Review Price £799.95
Manufacturer: Cambridge Audio
The Cambridge Audio Azur 752BD is a Blu-ray player aimed at home cinema enthusiasts, boasting build quality and electronics that put the budget masses to shame. We raved about its predecessor, the awesome Cambridge Audio Azur 751BD, back in 2011 so we’re hoping that Cambridge Audio has maintained the same level of performance while bringing it up to date with today’s trends.
A word of warning though – this is not a Blu-ray player for budget buyers. With a price tag close to £800 it’s a pretty big investment, albeit one AV enthusiasts will crave.
One thing’s for sure – Cambridge Audio certainly hasn’t allowed any dip in build quality. The Cambridge Audio Azur 752BD is a stunningly constructed player, encased in robust metal bodywork with a thick brushed aluminium faceplate and acoustically damped chassis – all primed to prevent resonance from affecting AV performance. Everything about it oozes quality, from the firm buttons on the front to the chunky cushioned pads on the bottom. It’s not slim, but players of this pedigree rarely are.
It’s a serious looking player, styled in a sombre but attractive dark grey finish, with curved corners softening the look slightly. The front panel is fairly busy, packed with buttons and sockets, but they’re tidily arranged and blend in with the grey finish. There are buttons for playback and for toggling through the filter modes (more on those later), as well as a small but bright blue LED panel (which is dimmable). Above this is the disc tray, which slides forth with a smooth, solid action.
Also on the front panel is an HDMI input, which is highly unusual for a Blu-ray player. It lets you connect a smartphone or camcorder that supports Mobile High-Definition Link (MHL) and play hi-def video on your TV (charging the device while you do it) - the Samsung Galaxy S4 and HTC One both support MHL via adapters.
But it’s not limited to MHL gear – you can rig up any HDMI-equipped device. It’s joined on the front panel by a USB port for media playback from storage devices. Both sockets are protected by rubber dust caps, more evidence of the deck’s meticulous build quality.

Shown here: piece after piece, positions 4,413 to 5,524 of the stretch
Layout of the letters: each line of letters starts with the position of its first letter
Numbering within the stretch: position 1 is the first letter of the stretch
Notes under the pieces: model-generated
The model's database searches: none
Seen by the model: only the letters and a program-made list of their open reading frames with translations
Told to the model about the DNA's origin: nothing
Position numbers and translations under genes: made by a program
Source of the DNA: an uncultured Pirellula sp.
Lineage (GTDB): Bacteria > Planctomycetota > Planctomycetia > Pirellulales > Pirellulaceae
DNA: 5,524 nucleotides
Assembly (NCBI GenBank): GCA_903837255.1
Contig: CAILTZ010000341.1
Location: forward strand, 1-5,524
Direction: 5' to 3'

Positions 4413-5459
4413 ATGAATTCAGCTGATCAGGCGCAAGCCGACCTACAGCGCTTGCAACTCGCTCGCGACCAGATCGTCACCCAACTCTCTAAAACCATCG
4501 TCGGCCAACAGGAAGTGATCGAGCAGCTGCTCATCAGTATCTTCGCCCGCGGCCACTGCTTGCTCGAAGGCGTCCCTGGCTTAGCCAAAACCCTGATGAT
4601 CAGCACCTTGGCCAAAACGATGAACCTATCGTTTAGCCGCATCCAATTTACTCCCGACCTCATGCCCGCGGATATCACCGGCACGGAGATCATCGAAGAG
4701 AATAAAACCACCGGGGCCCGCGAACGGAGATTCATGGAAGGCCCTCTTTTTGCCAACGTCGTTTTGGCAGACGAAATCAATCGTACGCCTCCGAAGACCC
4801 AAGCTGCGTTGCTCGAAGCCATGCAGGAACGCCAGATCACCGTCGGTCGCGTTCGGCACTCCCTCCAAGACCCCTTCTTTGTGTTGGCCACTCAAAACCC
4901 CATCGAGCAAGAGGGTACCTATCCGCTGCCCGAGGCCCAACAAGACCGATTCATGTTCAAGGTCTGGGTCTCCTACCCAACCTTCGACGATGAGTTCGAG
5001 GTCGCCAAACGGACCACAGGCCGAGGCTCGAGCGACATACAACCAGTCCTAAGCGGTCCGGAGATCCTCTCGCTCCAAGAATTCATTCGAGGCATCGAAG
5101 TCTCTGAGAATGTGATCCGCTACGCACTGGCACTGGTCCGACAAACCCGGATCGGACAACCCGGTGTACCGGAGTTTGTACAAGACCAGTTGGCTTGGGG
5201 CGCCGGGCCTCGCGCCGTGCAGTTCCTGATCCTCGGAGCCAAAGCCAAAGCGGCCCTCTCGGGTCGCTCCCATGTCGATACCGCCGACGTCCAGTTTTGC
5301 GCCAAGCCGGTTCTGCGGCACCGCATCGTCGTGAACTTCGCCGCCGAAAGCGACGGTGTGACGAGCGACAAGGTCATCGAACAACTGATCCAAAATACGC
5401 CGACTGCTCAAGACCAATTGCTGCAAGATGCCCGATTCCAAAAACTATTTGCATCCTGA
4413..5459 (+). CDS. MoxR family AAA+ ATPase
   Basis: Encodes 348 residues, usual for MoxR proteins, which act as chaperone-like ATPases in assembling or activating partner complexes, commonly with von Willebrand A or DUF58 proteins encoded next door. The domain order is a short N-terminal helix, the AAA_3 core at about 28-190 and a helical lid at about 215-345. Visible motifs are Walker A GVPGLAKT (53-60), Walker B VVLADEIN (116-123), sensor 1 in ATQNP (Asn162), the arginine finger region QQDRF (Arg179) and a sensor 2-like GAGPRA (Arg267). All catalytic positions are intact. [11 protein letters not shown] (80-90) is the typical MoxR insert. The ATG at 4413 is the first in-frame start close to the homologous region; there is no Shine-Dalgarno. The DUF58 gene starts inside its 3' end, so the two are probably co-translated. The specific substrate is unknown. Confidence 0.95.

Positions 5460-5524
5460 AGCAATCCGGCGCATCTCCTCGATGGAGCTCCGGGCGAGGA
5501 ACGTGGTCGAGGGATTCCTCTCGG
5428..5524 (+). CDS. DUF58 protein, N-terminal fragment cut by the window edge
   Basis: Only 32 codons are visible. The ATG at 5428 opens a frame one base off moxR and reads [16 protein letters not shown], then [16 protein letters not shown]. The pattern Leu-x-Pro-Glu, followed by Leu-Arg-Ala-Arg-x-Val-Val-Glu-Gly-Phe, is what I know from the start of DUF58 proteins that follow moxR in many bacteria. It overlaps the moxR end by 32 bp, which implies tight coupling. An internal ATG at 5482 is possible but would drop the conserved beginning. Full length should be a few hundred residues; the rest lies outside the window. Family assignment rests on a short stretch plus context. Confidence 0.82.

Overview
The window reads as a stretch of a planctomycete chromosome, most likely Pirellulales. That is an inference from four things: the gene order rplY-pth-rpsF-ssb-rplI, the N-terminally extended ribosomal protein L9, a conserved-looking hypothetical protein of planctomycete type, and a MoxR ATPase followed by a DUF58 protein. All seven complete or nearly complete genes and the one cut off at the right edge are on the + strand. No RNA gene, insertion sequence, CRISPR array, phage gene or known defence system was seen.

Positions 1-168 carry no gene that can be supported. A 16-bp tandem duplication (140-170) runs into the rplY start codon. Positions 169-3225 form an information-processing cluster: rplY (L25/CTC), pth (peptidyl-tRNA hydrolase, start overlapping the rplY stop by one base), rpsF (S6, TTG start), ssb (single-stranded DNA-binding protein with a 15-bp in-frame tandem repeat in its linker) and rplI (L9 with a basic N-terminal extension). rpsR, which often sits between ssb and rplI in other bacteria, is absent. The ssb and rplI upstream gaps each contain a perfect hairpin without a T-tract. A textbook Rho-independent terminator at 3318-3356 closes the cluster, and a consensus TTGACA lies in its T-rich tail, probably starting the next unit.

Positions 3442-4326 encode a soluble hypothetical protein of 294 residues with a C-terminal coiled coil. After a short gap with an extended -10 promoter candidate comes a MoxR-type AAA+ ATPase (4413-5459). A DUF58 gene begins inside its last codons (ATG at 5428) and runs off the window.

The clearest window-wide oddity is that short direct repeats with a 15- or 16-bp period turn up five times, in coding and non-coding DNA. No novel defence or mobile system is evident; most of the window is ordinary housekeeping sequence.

On the rear panel, the socket line-up is aimed at those with more complex requirements. For example, there are not one but two HDMI outputs, allowing you to connect the Azur 752BD to two separate displays at once – a TV and projector, for example. Both are 3D and Audio Return Channel compatible, but only the primary output (HDMI 1) benefits from the on-board Marvell QDEO video processor.
Dual HDMIs is also good news for people whose AV receivers don’t support 3D. You can feed 3D pictures to your TV using HDMI 1 and use the second output to send HD audio signals to a receiver.
Elsewhere is another HDMI input for passing HD sources through the player (this one doesn’t support MHL). This could be a benefit if you have limited HDMI inputs on your TV or projector and want to feed two devices into a single socket.
With so many digital audio and HDMI inputs on board (something we’ve never seen before on a Blu-ray player), the Cambridge Audio Azur 752BD can actually be used as an AV hub, allowing other devices to take advantage of its high-quality upscaling and upsampling. Great stuff.
On the audio side there are optical and coaxial inputs and outputs, a set of 7.1-channel analogue outputs for those who prefer their player to do the decoding and a separate set of analogue stereo outputs for two-channel setups. With the audio electronics this has under the bonnet, coupled with its support for DVD-A and SACD, the Cambridge Audio Azur 752BD is looking like a formidable music source.
Two USB ports provide more outlets for digital media playback, but one of them is intended to accommodate the supplied Wi-Fi dongle. This enables you to stream files over your home network and access a modest selection of internet content wirelessly. Provided with the dongle in the box is an extension cable, which lets you place the dongle in a more convenient spot to get a stronger Wi-Fi signal. Having built-in Wi-Fi would be a bit neater but it’s no great hardship to rig up. An Ethernet port is also provided.
Completing the line-up are RS-232 and IR emitter port for custom install/multi-room use and a ‘diagnostic’ composite video output for use if the HDMI fails and you need to check what’s wrong.
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